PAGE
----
Thursday, July 31, 2008

AfterSchool Credit Recovery

Student Characteristics

50 ninth and tenth grade students, who had failed either Algebra 1A or Geometry A undertook an afterschool program to earn a C in those classes while concurrently enrolled in Algebra 1B or Geometry B. Three students did not complete enough coursework; although they did attend, off and on, through the end of the course.

Less than 10% actually struggled to comprehend the material. The rest fit two profiles:
  1. active in activities that had taken priority over math for several years
  2. disliked teacher and/or had missing homework count for too high of a percentage to pass

On the other hand, the students from this school, could work for extended periods without supervision; unlike the other three high schools in the district. This is what really sets the school apart. However, the students just could not juggle time to learn math taught in a particular style while satisfying their personal priorities. Texting was their most common addiction and/or sports ate their time.

Design of Instruction

For credit, students were told that they needed to attend for 60 class hours.

  1. While not strictly needed from a credit recovery basis, the fact that no student passed an initial test-out meant that math schoolwork needed to be accomplished.
  2. The school is paid on a per student hour basis. Too few students makes the afterschool program unable to sustain itself. All students needed to be enrolled for the entire time.
  3. Main Problem: Given that these students are actually far behind in mathematics, 60 hours, far less than what is normally found in a semester, really cannot help them achieve proficiency unless accelerated methods are used:
  • Adaptive math instruction with continuous formative assessment
  • Calculators for adding fractions to speed students through material (a necessary evil)

Instructional Solutions

  1. ALEKS online, data-driven, math software
  2. Casio fx-300ES two-line calculator with natural display inputs and outputs.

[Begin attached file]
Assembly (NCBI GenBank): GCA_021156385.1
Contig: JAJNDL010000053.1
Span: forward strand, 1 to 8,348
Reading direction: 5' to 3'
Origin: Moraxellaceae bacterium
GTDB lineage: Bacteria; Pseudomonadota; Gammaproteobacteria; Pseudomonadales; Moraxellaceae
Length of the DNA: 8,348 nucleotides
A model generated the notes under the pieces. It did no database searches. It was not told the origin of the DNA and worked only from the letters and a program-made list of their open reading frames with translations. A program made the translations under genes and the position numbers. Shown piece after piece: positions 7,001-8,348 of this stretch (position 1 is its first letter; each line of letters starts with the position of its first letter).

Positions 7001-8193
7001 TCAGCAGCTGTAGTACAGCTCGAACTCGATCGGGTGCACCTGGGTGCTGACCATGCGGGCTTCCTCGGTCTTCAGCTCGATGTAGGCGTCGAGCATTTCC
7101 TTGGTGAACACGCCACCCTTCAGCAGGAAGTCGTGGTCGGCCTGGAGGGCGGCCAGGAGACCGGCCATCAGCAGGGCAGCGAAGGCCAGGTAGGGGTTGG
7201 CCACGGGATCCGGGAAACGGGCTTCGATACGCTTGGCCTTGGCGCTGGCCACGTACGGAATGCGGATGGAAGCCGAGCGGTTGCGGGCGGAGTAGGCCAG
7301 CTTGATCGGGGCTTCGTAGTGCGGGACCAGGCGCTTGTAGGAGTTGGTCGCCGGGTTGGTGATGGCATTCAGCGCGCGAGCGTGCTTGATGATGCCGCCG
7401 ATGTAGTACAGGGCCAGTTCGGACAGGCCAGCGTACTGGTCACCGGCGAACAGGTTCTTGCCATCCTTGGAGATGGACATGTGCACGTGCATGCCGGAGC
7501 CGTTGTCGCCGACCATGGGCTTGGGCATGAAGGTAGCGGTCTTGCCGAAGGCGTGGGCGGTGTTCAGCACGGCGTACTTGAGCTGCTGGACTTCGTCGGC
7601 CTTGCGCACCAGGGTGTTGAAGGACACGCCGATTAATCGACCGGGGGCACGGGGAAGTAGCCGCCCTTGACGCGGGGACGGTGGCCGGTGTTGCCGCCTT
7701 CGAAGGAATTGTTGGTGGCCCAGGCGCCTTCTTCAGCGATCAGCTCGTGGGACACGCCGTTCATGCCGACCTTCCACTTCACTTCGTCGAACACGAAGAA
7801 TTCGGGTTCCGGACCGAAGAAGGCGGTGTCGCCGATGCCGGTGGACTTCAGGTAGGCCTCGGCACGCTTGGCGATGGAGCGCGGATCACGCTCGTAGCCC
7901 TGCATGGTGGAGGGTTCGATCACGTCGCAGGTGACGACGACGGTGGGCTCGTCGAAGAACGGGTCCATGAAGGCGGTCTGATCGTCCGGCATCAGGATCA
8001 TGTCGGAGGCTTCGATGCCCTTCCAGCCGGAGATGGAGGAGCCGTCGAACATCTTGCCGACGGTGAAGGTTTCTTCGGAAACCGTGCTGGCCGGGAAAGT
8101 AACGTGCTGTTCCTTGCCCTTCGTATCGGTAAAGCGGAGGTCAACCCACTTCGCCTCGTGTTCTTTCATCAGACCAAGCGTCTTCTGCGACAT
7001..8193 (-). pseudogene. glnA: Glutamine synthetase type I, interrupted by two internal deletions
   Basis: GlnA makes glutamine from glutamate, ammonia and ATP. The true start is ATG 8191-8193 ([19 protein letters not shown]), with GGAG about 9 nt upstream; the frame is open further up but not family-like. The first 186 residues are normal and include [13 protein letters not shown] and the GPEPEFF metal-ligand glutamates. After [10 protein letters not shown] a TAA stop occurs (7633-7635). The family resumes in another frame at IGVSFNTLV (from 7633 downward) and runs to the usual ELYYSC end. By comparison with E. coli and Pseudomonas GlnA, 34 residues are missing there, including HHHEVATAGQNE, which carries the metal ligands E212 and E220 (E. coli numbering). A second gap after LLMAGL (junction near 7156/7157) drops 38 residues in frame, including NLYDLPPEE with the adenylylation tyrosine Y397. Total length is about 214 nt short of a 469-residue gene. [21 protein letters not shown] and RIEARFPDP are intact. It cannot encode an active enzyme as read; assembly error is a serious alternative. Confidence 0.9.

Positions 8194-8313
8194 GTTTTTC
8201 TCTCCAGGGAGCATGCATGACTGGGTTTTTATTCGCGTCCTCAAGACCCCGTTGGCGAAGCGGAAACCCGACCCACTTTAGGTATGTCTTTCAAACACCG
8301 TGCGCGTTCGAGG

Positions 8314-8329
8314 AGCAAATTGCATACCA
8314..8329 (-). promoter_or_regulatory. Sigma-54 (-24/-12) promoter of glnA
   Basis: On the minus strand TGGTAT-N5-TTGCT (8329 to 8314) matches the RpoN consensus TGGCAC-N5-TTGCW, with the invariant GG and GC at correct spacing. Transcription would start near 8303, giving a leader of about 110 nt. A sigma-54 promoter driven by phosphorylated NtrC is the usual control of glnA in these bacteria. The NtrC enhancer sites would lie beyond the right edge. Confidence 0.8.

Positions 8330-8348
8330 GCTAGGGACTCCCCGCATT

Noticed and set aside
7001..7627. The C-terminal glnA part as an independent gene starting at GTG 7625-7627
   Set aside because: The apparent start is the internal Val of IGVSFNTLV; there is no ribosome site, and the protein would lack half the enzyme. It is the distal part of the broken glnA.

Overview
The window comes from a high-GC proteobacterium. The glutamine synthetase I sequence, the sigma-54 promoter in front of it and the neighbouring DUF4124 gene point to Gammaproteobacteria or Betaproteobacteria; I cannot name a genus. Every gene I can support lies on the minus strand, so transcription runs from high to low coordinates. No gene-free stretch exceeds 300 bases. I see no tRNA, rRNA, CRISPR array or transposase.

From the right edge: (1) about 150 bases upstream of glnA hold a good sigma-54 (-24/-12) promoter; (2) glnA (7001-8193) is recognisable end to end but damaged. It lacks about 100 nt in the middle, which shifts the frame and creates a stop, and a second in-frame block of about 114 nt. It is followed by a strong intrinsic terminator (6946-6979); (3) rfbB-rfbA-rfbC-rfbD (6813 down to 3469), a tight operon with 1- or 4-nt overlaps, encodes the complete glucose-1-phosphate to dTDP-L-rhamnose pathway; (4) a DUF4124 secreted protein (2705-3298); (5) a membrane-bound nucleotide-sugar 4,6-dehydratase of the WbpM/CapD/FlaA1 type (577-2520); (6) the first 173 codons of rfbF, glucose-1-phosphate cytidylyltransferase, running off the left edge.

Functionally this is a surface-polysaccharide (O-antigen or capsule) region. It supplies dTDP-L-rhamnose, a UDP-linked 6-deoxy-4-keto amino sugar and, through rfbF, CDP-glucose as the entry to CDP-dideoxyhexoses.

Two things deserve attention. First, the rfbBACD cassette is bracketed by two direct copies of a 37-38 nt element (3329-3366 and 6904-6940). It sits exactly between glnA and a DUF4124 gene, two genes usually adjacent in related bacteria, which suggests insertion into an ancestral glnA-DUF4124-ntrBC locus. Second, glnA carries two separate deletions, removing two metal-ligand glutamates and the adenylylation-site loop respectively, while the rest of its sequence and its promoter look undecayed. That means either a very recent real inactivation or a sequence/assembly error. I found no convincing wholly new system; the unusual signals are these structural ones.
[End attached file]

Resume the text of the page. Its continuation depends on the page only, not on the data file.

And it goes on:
3. Teacher provides one-on-one tutorials on an as-needed basis.
  4. Students start where they are mathematically comfortable before they undertake specific class coursework. This builds confidence and addresses underlying issues. The mutual burden is for the teacher to press each student to work as fast as possible and students to understand why. This remains problematic at other high schools, but was well-accepted at this school.
  5. With continuous formative assessment, no summative assessment is given. Doing math becomes the point of the class, not how many wrong answers still constitute a pass.
  6. As long as time requirements were met and progress was demonstrated, a C was rewarded, a B could be earned for exceptional work or if a B was earned in a student's concurrent math class. Students accepted this, but still complained during the last week of the course. Students considered their work of higher quality than it was.
  7. Because of start-up problems, the 60 hours of class time was not matched with 60 hours of computer time. For this first class, 40 hours of computer time was mandated as a minimum. In the future 50 hours will be expected.
  8. Unlike traditional summer school, mandatory attendance at a set time did not work with the majority of the students. Changing the course from Algebra for 2 hours on Monday and Wednesday and Geometry from 2 hours on Tuesday and Thursday to simply 4 hours per week helped the students succeed and gave them a chance to stay on track. Athletic activities frequently kept them from class at the originally scheduled time. In short, the two courses met simultaneously in a math lab.

Issues

  1. The above approach keeps students on problems on which everyday students also work. The more conventional approach to remedial or intervention classes is to offer simplified instruction. This common cursory review of all standards is not considered fruitful by me, but of course, this is a value judgement. A principal can direct that an AGS or worksheet approach be used instead.
  2. Many brands of math software exist, ALEKS offers the fastest path to proficiency, bar none. Also, from a practical standpoint, it also allows license reassignment, which is important in environments where students drop easily. For example, one $40 annual license is normally used four times: Two semesters, one summer school, and one reassignment. Other programs don't offer this reset capability.
  3. Having one standard computer login greatly helped. The student ID/password scheme, while it has been improved greatly (Thanks Mr. O), doesn't fit the approaches of many of these students. They login under various names unless simply given a default one.
  4. Individual student progress was recorded weekly in a spreadsheet.

1 comment:

OrangeMath said...

From Debbie Davis:

"This type of math course needs to be provided for all math students within the classroom setting. Why is it that math teachers seem to believe they can continue to teach to the class as a "whole" when students fall off daily? There has got to be avenues of success provided for students who for whatever reason can't keep up and fall further and further behind.

"Math teachers need to be seriously guided through differentiated instruction with an emphasis on the success of every student. Instead, math teachers rob students of electives and their outside time. Bad idea: If a student can’t learn math double down and give them two hours of the same boring instruction and watch them grow. It's the same thing that happens when you over water a plant. The plant dies!"

(permission to post given - Orangemath)